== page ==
Inside Steve Bannon's Surprising Connection To Seinfeld

At one point, former chief strategist Steve Bannon was one of former President Donald Trump's closest allies. Bannon was alongside Trump until his firing in 2017 — although it apparently left no hard feelings between the two, as Trump later pardoned the fraud charges against Bannon at the end of his presidential term in January 2021, per CNN

In August 2020, nearly three years after his time at the White House abruptly ended, Bannon was arrested and charged for scamming people who financially supported Trump's goal of constructing a wall at the Mexico border. The Manhattan U.S. Attorney's Office alleged Bannon used a nonprofit organization to siphon funds and "received over $1 million" for personal gain from the "We Build the Wall" online campaign. The prominently known political adviser was eventually dismissed of all charges, four months after Trump's last-minute pardon, according to Forbes — who states organizers of the wall scheme raised more than $25 million overall. 

It's clear Bannon has been involved in some big investments and financial schemes throughout his time in the political spotlight, but the former staff member to the president hasn't been clear about how much he's made from taking a chance with one of America's most profitable shows — "Seinfeld."

How Seinfeld quickly made Steve Bannon rich

Steve Bannon struck gold when he invested in the hit '90s sitcom "Seinfeld" — which centered around comedian Jerry Seinfeld living life and enduring ridiculous moments with his pals in New York. According to Film Daily, it all began when his investment firm, Bannon & Co., was hired by the tandem of Castle Rock Entertainment, the company producing "Seinfeld," and Westinghouse, which had purchased 15% of stake in Castle Rock. At the time, Bannon advised them not to cancel the show.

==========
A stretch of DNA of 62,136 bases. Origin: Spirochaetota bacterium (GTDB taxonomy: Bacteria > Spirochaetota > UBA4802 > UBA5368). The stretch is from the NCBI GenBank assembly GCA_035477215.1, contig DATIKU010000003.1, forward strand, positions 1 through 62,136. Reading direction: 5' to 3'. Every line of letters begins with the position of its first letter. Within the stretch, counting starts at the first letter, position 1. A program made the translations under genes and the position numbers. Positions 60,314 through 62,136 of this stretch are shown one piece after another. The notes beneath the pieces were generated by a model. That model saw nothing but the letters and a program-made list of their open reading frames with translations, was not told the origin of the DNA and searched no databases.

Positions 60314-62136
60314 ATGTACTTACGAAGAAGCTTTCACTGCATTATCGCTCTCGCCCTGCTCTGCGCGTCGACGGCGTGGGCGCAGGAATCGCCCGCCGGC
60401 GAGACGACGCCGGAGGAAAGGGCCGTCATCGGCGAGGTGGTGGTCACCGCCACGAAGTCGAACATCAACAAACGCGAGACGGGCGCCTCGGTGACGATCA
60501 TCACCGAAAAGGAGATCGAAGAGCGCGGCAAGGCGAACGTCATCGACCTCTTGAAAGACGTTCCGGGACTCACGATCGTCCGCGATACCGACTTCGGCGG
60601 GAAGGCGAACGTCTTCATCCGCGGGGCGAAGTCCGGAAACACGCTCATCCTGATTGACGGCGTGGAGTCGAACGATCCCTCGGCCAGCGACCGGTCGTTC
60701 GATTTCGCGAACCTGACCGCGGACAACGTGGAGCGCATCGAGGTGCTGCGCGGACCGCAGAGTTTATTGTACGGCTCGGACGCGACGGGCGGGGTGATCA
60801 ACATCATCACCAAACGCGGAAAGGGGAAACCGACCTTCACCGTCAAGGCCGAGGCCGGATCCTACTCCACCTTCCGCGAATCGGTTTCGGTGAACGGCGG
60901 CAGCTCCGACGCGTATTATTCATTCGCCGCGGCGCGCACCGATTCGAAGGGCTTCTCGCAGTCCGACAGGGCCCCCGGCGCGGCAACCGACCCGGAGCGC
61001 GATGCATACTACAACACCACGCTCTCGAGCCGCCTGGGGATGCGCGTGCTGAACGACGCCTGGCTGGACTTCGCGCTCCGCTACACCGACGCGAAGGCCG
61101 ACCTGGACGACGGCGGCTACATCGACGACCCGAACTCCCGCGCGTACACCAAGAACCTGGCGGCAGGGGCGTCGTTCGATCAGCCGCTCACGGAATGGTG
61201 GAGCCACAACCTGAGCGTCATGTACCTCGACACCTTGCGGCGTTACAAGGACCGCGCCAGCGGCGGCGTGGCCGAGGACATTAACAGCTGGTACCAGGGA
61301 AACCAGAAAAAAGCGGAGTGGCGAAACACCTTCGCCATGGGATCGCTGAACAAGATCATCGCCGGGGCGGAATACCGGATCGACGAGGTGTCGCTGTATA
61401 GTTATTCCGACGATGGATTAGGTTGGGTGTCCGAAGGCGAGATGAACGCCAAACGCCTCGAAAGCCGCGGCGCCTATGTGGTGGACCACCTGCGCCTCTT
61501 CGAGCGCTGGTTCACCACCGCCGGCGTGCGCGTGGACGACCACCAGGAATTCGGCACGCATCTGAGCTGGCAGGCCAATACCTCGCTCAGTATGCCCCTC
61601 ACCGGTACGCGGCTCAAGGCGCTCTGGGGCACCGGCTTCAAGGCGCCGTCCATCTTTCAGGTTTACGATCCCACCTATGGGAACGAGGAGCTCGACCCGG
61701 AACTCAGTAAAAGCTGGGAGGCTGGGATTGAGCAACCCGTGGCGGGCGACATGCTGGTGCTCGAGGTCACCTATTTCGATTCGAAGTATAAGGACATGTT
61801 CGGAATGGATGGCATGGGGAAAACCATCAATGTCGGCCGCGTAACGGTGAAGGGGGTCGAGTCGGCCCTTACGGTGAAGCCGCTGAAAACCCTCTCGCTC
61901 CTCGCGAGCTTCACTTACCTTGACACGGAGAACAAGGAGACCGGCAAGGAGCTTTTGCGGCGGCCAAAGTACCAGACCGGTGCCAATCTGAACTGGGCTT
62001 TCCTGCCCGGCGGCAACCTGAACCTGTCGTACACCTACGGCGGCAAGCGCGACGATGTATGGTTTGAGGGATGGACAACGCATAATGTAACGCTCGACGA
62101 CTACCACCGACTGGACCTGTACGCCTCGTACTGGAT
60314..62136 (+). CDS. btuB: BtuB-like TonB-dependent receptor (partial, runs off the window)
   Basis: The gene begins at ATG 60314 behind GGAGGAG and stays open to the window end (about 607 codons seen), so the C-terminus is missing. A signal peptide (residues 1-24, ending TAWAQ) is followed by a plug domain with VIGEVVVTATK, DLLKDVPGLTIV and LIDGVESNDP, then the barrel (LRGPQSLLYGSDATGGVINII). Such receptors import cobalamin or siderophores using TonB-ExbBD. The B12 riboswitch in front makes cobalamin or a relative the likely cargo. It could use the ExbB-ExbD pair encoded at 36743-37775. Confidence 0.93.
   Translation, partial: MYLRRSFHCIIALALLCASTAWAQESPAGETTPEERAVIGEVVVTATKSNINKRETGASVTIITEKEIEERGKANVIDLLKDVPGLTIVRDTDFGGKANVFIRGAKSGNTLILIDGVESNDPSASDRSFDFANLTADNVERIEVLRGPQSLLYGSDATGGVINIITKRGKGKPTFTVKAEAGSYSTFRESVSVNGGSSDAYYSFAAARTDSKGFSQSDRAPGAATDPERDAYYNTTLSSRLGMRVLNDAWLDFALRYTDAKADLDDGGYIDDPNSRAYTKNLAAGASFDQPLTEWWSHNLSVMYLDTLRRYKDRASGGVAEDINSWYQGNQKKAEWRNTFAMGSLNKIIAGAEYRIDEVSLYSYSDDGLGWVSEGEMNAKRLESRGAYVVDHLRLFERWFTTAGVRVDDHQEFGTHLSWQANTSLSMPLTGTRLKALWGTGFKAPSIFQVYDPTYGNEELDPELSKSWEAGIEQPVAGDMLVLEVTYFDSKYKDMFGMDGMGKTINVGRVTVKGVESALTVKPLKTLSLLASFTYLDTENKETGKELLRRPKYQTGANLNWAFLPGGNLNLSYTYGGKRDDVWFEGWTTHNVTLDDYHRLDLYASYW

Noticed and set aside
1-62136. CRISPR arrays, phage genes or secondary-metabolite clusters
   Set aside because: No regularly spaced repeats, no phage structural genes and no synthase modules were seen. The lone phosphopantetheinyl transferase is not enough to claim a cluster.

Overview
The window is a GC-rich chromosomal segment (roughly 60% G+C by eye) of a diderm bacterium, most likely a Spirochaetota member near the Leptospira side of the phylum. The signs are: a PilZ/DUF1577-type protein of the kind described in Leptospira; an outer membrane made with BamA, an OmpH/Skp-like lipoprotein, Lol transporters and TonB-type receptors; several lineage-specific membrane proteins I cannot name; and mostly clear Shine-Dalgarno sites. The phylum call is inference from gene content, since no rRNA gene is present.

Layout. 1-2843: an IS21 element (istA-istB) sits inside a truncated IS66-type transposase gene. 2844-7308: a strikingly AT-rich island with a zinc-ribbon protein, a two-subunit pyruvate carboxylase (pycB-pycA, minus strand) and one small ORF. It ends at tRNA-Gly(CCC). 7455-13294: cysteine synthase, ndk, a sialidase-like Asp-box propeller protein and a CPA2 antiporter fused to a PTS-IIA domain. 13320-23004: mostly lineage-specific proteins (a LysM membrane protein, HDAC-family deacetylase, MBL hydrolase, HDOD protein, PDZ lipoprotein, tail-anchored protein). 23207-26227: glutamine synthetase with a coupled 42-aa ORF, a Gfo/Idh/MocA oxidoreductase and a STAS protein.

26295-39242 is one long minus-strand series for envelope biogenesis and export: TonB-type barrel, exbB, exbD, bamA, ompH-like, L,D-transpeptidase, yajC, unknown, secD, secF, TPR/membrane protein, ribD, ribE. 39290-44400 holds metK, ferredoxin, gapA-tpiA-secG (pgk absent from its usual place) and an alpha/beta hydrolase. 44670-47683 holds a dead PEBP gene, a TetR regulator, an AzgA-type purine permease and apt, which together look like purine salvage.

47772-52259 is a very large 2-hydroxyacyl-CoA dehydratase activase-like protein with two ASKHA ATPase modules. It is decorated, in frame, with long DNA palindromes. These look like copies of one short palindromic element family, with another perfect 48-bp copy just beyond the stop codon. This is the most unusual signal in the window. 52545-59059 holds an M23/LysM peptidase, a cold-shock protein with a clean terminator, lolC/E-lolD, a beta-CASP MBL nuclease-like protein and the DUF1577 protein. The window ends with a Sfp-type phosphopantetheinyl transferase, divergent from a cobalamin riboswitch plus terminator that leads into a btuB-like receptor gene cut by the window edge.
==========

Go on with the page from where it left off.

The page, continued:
It was a financial score for Bannon. Although his exact earnings for believing in the show aren't exactly known, it's estimated Bannon's likely earned around $31 million if he owned just 1% of rerun expansions, according to the outlet.

It seems Bannon's investment continues to be a win as the American sitcom, which aired from 1989 to 1998, profited around $200 million a year by its final season, per Time. Even decades later, fans are clamoring for "Seinfeld" and streaming platforms are listening. The chairman of Warner Brothers Entertainment, Barry Meyer, voiced that the show raked in $2.7 billion from 180 episodes of reruns in 2010. Then, in September 2019, Netflix paid a hefty $500 million-plus for exclusive rights to "Seinfeld" after losing "Friends" and "The Office" to other high-bidding platforms, which are viewing classic television shows as crucial weaponry, per The Hollywood Reporter.

How Jerry Seinfeld feels about Steve Bannon's earnings

It seems as if Jerry Seinfeld doesn't care about Steve Bannon's big profits from "Seinfeld." At the 2017 New Yorker Festival, Seinfeld said, "[T]here are dozens and dozens of investors and people that you never meet or know about" (via The Hollywood Reporter). Seinfeld added the iconic show deals with "giant multinational corporations" like NBC and it's tough for him to have issues with any of the faceless investors involved behind the scenes. The actor has clarified he personally didn't know that Bannon made a sizable chunk of change from the sitcom he helped create in the late '80s.  

It's no secret the comedian himself made some massive earnings. By 1998, the show earned the comedian a soaring $267 million. And it only goes up from there — by the show's ninth and final season, the actor was raking in $1 million per episode. To date, Seinfeld has generated several billion dollars in syndication revenue from the sitcom and, at the time of writing, has accumulated the comedian estimated net worth of $950 million, according to Celebrity Net Worth.